HAMLET

Rest, rest, perturbèd spirit!—So, gentlemen,
With all my love I do commend me to you,
And what so poor a man as Hamlet is
May do, to express his love and friending to you,
God willing, shall not lack. Let us go in together,
And still your fingers on your lips, I pray.
The time is out of joint. O cursèd spite,
That ever I was born to set it right!
Nay, come, let’s go together.
Act 1, Scene 5
Human beings suffer greatly because we are out of place in the world we have expounded, as Rilke write in the Dunio Elegies, Elegy 1  “and the resourceful creatures see clearly/ that we are not really at home/in the interpreted world.” Ecclesiastes elegantly tell us the world is vain and unsatisfying. The difficulty lies in our place, we cannot be content unless we put the purpose for which we exist:

Use 1. To press you to seek God. The motives are:—
1. It was the end of our creation. We do not live merely to live; but for this end were we sent into the world, to seek God. Nature is sensible of it in part by the dissatisfaction it finds in other things; and therefore the apostle describes the Gentiles to he groping and feeling about for God, Acts 17:27. God is the cause of all things, and nature cannot be satisfied without him. We were made for God, and can never enjoy satisfaction until we come to enjoy him; therefore the Psalmist saith, Ps. 14:2, We are ‘all gone aside, and altogether become filthy.’ Nature is out of joint; we are quite out of our way to true happiness. We are seeking that for which we were created, when we seek and inquire after God.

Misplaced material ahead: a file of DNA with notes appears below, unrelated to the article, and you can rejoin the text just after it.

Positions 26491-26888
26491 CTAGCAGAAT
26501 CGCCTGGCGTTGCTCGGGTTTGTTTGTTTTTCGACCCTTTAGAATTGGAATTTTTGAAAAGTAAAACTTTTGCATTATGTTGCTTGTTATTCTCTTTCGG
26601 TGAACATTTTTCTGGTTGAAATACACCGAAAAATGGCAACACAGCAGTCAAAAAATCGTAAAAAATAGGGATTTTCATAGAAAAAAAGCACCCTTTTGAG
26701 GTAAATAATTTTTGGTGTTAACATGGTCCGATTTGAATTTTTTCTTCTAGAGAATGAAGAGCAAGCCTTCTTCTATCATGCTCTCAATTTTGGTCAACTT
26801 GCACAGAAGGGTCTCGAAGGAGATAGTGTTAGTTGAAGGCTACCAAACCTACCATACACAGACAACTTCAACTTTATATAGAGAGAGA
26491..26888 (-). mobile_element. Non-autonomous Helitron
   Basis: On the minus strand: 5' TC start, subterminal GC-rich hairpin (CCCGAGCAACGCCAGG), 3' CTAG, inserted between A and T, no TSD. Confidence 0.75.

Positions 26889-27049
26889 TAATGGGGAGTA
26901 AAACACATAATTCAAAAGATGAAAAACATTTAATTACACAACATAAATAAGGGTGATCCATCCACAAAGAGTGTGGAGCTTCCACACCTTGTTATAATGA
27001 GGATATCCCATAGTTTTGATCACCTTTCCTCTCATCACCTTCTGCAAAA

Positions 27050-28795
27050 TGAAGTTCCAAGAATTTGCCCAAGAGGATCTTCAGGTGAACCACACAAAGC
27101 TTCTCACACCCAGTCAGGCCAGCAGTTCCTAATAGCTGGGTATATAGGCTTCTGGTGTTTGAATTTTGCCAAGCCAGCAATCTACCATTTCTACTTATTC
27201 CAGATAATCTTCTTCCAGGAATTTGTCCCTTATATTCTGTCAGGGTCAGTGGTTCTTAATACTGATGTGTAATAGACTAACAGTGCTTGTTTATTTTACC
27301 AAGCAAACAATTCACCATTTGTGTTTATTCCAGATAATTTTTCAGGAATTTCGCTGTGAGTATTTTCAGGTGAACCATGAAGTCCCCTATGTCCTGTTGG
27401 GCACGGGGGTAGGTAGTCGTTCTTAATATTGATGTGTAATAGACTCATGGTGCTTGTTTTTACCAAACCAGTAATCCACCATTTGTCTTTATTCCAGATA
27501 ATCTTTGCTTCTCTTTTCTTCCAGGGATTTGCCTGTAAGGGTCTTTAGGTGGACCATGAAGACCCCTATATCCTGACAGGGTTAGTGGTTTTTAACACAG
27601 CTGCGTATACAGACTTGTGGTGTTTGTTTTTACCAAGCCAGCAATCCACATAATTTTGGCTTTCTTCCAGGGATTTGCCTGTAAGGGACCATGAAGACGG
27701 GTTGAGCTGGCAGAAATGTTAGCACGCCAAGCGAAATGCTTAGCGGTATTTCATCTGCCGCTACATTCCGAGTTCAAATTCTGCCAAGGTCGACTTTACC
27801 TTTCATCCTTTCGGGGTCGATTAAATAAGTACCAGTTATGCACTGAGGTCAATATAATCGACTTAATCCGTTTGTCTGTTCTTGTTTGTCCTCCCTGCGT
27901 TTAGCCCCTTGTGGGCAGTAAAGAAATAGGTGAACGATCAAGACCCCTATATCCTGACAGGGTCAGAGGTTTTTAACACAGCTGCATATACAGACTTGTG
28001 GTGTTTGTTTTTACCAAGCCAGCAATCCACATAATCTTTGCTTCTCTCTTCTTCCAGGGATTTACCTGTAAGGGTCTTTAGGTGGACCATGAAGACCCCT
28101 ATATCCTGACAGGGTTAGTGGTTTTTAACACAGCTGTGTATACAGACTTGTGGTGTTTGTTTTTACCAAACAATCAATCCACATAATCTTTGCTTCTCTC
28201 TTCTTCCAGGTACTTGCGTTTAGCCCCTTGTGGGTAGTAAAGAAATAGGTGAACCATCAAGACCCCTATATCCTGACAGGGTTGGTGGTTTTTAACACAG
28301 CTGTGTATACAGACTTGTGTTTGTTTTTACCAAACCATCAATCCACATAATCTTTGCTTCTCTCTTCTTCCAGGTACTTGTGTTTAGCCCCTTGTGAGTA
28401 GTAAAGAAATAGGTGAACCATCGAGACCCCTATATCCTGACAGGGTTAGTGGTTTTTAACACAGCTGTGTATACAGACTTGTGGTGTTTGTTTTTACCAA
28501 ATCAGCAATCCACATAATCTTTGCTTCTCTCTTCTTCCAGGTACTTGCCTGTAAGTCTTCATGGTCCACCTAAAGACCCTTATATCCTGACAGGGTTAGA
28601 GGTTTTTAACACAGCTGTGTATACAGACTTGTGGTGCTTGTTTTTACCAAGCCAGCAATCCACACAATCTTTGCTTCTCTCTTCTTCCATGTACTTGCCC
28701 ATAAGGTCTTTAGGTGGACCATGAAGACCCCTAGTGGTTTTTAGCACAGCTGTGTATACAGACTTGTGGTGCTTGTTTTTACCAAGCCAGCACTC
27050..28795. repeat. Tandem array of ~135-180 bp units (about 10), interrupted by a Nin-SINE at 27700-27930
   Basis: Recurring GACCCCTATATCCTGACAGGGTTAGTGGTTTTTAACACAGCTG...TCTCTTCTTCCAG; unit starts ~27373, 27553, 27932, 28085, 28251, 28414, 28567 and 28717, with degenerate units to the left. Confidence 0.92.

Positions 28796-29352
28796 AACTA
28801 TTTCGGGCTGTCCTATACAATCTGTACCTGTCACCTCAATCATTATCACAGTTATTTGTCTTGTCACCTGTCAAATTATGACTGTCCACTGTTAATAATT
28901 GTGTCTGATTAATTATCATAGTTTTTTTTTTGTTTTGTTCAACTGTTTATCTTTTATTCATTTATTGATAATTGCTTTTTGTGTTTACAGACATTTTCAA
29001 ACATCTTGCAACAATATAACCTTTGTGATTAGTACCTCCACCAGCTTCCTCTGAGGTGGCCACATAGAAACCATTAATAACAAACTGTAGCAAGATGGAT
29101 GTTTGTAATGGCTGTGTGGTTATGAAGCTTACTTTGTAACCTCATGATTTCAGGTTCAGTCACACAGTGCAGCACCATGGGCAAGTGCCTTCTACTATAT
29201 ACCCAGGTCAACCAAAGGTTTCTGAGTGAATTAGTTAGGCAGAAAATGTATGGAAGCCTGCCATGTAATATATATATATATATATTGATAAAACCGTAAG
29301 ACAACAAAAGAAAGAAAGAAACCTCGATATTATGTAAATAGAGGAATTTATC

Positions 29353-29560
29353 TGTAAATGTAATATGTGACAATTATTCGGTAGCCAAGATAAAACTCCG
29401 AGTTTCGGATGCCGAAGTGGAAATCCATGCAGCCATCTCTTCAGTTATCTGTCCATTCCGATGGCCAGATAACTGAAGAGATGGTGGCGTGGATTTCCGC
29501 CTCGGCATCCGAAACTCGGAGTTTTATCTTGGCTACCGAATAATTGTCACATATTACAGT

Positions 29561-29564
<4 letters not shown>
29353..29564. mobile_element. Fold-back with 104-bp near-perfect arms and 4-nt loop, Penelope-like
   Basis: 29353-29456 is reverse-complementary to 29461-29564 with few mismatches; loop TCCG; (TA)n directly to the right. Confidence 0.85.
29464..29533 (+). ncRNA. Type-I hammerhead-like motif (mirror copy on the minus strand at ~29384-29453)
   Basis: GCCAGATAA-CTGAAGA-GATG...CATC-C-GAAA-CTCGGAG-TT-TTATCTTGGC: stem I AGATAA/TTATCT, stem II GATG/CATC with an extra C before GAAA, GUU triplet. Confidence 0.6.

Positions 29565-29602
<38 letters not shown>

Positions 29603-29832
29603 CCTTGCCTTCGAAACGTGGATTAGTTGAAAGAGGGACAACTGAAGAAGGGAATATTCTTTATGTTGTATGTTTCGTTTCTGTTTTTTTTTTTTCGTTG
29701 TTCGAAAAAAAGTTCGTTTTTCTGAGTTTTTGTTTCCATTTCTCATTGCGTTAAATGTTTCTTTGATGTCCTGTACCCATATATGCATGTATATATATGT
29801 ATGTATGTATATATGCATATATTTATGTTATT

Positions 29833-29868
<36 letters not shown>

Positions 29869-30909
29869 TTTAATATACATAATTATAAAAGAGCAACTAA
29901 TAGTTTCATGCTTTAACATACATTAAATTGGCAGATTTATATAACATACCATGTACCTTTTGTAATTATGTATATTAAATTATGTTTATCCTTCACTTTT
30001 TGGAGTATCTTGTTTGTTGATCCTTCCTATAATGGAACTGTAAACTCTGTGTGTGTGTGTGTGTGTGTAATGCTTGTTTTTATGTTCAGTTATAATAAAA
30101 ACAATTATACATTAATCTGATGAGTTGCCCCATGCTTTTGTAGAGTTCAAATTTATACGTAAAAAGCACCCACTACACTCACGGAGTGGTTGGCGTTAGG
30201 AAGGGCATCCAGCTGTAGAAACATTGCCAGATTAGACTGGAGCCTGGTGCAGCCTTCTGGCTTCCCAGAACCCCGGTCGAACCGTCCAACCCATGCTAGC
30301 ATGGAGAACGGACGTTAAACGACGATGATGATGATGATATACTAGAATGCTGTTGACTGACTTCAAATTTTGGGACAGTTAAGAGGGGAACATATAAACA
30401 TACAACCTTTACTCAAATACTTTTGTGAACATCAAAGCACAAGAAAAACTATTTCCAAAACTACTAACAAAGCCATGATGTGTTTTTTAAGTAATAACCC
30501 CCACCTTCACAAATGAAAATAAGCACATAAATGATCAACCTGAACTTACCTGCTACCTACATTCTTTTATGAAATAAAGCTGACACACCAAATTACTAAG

Thomas Manton, “Sermon III”, The Complete Works of Thomas Manton, vol. 6 (London: James Nisbet & Co., 1872), 23–24.